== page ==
How to Braid a Money Tree
A braided money tree plant is a beautiful and inexpensive accent to a home or office. Although the branches of the money tree do not naturally entwine on their own, you will often see money trees with braided trunks. This particular house plant sustains hand braiding very well. If you have a young money tree plant, here is a guide to braiding its trunk.
Braiding is most successful when the money tree is healthy. If necessary, re-pot the house plant in a larger pot where the roots can spread out.
Make sure it is adequately watered. The soil should be kept slightly damp, but not wet, and never totally dry. Watering once every two or three weeks is sufficient for most plants. If the leaves of the money tree turn brown, you need to water more. Don't worry if the leaves tend break off easily, this is typical of money trees.
When there are at least 3 stalks that are green (less than 1/2 inch in diameter), they can be braided. Begin by sticking two stakes on either side of the money tree; each stake should reach as high as the leafy part of the money tree. Gently start the braid from the base of the plant by crossing one branch over the other.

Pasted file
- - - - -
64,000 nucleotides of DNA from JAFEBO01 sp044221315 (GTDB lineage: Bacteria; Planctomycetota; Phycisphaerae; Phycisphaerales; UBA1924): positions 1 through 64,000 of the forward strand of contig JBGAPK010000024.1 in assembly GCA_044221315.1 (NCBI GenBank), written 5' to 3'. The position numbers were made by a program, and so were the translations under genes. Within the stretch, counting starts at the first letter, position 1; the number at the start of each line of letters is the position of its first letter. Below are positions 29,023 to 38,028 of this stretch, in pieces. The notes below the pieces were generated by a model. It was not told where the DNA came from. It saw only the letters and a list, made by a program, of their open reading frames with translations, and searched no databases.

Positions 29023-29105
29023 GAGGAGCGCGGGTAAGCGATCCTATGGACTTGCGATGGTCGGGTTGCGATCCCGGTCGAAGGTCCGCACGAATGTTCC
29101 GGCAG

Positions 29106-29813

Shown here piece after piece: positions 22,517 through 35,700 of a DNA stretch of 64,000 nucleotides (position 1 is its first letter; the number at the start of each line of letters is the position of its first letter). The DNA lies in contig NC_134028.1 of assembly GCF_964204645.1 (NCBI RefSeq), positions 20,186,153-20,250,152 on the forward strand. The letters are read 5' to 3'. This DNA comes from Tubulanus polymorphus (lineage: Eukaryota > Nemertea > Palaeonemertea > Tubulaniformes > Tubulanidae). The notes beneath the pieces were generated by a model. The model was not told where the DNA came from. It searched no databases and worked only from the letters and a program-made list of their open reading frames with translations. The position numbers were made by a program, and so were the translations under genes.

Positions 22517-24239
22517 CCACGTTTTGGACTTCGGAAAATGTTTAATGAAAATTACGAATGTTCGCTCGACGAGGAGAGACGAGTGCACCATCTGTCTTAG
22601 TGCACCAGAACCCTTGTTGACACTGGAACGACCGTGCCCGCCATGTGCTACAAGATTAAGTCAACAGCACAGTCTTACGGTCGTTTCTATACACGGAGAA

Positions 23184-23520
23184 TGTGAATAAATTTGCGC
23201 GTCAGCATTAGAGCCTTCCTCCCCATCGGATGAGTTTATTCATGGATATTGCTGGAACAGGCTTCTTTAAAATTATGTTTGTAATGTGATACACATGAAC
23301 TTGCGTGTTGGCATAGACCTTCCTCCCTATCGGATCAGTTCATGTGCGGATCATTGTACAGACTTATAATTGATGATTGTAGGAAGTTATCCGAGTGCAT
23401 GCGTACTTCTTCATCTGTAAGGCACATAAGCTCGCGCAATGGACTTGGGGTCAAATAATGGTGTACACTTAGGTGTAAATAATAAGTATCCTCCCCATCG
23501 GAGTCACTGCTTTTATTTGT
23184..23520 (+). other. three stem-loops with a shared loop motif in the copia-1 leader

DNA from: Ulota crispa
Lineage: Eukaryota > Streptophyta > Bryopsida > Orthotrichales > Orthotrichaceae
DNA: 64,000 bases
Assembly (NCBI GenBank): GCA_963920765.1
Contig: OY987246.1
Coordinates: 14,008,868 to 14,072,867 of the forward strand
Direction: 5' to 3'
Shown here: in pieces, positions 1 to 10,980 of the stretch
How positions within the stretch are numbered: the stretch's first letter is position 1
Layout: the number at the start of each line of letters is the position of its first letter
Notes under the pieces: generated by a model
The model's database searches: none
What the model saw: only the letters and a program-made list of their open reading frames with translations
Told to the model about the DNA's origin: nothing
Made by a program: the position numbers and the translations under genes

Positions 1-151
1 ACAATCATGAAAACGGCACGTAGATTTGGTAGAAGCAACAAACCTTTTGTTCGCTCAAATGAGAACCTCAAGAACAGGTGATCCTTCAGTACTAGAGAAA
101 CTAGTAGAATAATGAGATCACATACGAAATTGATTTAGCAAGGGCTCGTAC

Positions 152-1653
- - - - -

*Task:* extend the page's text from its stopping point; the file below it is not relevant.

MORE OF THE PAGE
Tie a string loosely around the end of the braid, and tie the ends of the string to the two stakes. This will keep the braid in place as the money tree grows.
It may be several months before you can continue the braid. When the money tree has grown at least 6-8 inches, remove the string and extend the braid a little more. Tie it off once again and anchor it with the stakes.
At some point you may need to replace the money tree stakes with taller ones. Don't forget to re-pot your money tree when the plant has grown too big for its current pot. The only way the money tree can keep growing taller is if the root system has space to grow.
If you accidentally break a branch while braiding, put the two ends back together immediately, and wrap the seam with grafting tape, or even duct tape. The money tree will heal in about a month and you can remove the tape and resume braiding.
© Had2Know 2010